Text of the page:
To start: Free From All Danger is now out in the US, and available everywhere as an ebook. And The Year of the Gun is available in the US now, too.
And to the heart of the matter…
Sometimes, a novel seems to write itself. The right suggestion at the perfect time and everything falls into place in an instant. I’ve only had that once before, with The Crooked Spire. In the last 12 months it’s happened to me twice, with The Hanging Psalm, out later this year, and The Tin God, which is published at the end of next month (at least in the UK).
After an event, a friend said, ‘Why doesn’t Annabelle run for office – become a Poor Law Guardian?’ And with the, the tumblers clicked and fell into place. It was after the horrible murder of the MP Jo Cox, and the humiliation of Elizabeth Warren in the US Senate. A time, still continuing, when female politicians were subject to massive online abuse.
Annabelle was already a Suffragist speaker in Leeds. After the changes to the law in Leeds that allowed the working class – both sexes – to vote and stand in some local elections, it was a natural extension, one with resonances reaching through time. And this being 2018, the centenary of the Representation of the People Act, when some women received the Parliamentary franchise, the timing couldn’t be more apt.
I’m biased, I know, but to me this is a powerful book. I dearly love Annabelle, and there’s more of her in this than any of the previous five books in the series. But she’s not shoehorned in. It’s natural, and there are many facets of her on display. The political, the personal, and the police all come together.
She’s a real person, very human. Perhaps not real in the sense of having been flesh and blood, running the Victoria public house. But as real to me as anyone I see or speak to. She’s there, in my head. I can sense her. And as the emotional linchpin of the series, it was time she had a book that featured here -but did it in a way that seemed natural. Which, maybe, made her all the more real.
There’s folk music in the book, too (fragments of song lyrics form the clues), with Frank Kidson, a real-life, pioneering Victorian song collector from Leeds, who helps Tom Harper.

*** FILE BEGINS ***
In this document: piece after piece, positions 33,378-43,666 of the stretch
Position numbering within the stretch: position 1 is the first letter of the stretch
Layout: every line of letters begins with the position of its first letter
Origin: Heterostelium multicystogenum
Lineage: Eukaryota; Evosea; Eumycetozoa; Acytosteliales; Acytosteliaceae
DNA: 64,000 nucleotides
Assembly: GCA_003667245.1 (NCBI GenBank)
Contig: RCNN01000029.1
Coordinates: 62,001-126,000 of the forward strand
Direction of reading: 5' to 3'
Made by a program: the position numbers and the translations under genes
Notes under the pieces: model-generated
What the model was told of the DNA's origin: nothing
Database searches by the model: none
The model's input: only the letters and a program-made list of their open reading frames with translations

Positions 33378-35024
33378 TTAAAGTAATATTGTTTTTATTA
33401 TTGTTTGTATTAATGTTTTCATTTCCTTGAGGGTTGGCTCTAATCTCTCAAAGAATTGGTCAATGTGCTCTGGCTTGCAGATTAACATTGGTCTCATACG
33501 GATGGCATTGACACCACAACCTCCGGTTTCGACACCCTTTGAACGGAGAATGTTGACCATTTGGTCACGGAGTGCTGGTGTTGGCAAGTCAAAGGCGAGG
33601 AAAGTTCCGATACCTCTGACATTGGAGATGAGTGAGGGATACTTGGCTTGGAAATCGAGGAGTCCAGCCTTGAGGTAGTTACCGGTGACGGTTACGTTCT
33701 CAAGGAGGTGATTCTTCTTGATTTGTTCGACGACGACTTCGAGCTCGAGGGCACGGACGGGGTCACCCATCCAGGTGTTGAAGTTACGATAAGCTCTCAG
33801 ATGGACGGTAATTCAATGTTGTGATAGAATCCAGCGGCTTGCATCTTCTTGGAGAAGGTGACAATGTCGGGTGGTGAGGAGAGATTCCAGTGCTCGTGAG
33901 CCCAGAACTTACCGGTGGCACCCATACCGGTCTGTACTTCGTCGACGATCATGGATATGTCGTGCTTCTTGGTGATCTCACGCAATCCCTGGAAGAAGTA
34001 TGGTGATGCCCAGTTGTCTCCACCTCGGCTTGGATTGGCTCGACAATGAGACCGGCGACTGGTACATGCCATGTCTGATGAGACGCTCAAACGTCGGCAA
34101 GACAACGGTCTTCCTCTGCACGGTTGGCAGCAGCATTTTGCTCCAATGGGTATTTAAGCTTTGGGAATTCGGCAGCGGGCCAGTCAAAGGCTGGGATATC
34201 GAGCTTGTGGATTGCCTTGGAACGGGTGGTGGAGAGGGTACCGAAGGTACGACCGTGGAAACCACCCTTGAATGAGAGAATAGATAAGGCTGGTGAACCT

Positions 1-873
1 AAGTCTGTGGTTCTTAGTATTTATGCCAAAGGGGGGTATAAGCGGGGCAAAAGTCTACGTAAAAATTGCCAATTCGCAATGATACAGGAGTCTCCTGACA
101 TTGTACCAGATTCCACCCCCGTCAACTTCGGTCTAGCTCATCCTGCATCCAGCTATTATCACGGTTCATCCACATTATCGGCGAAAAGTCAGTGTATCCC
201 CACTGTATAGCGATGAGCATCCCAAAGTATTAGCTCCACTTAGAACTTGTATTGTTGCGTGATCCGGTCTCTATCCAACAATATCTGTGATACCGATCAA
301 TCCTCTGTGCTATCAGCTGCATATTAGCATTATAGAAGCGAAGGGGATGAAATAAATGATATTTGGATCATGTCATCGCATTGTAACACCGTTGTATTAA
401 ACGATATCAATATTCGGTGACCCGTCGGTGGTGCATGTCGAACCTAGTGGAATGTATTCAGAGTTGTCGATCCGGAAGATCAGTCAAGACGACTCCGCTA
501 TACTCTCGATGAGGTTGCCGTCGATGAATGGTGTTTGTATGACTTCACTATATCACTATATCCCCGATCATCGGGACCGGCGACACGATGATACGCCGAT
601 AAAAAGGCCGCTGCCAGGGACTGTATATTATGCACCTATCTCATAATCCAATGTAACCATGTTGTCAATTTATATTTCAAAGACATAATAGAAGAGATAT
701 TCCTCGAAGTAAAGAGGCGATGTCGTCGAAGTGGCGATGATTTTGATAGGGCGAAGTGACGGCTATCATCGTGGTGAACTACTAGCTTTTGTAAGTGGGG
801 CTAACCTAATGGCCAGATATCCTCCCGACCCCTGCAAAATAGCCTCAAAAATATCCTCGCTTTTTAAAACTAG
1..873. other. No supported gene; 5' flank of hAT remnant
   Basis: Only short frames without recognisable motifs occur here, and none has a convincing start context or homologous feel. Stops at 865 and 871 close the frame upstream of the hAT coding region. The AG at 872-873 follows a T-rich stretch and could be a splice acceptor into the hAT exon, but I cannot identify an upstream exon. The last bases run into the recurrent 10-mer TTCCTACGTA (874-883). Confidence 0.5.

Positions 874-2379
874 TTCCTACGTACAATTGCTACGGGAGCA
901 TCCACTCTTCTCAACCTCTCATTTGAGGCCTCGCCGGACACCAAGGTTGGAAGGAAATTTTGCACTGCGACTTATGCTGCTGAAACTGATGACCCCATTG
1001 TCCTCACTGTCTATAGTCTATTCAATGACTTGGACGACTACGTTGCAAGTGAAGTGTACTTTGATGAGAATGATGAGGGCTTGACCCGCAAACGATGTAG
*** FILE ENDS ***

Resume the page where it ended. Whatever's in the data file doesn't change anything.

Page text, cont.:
To me, it’s all real, it resonates in a way nothing else I’ve written quite does. At the risk of sound pretentious, I feel I’ve written something much bigger than myself. I’ll probably harp on about this a bit over the next couple of months. I hope you’ll forgive me, but…I’m ridiculously proud of this book.
I know that somehow, everything in this book is right. I can taste every moment of it. I’m as proud of it as a parent with a favourite child. Thanks to generous, helpful friends, I’ve been able to pull out all the stops to try and help it find a bigger audience (I love you all, but for this one I’d like more of you, please!).
And so, there’s a favour I’d like to ask, and I’d be very grateful if you could help. When the book is published at the end of March – and believe me, I’ll make sure people know – if you could read it, review it, recommend it, mention it. If you can buy a copy, even better. If not, then take it out of the library.
I believe in all my books, I put heart and soul into every one of them. But this…I’m not sure I can explain it beyond a feeling. I won’t detail all the plans to try and reach a wider audience, but I only hope they work. Ultimately, though, word-of mouth is always the most powerful recommendation. A rave from a friend. I only hope I’ve given you a book worth raving about.
And, to finish, I should give you a taste of The Tin God. Hope you like it (a lot of work went into putting this together, believe me, and my thanks to Thom Ashworth, who let me use part of his version of Work Life Out To Keep Life In).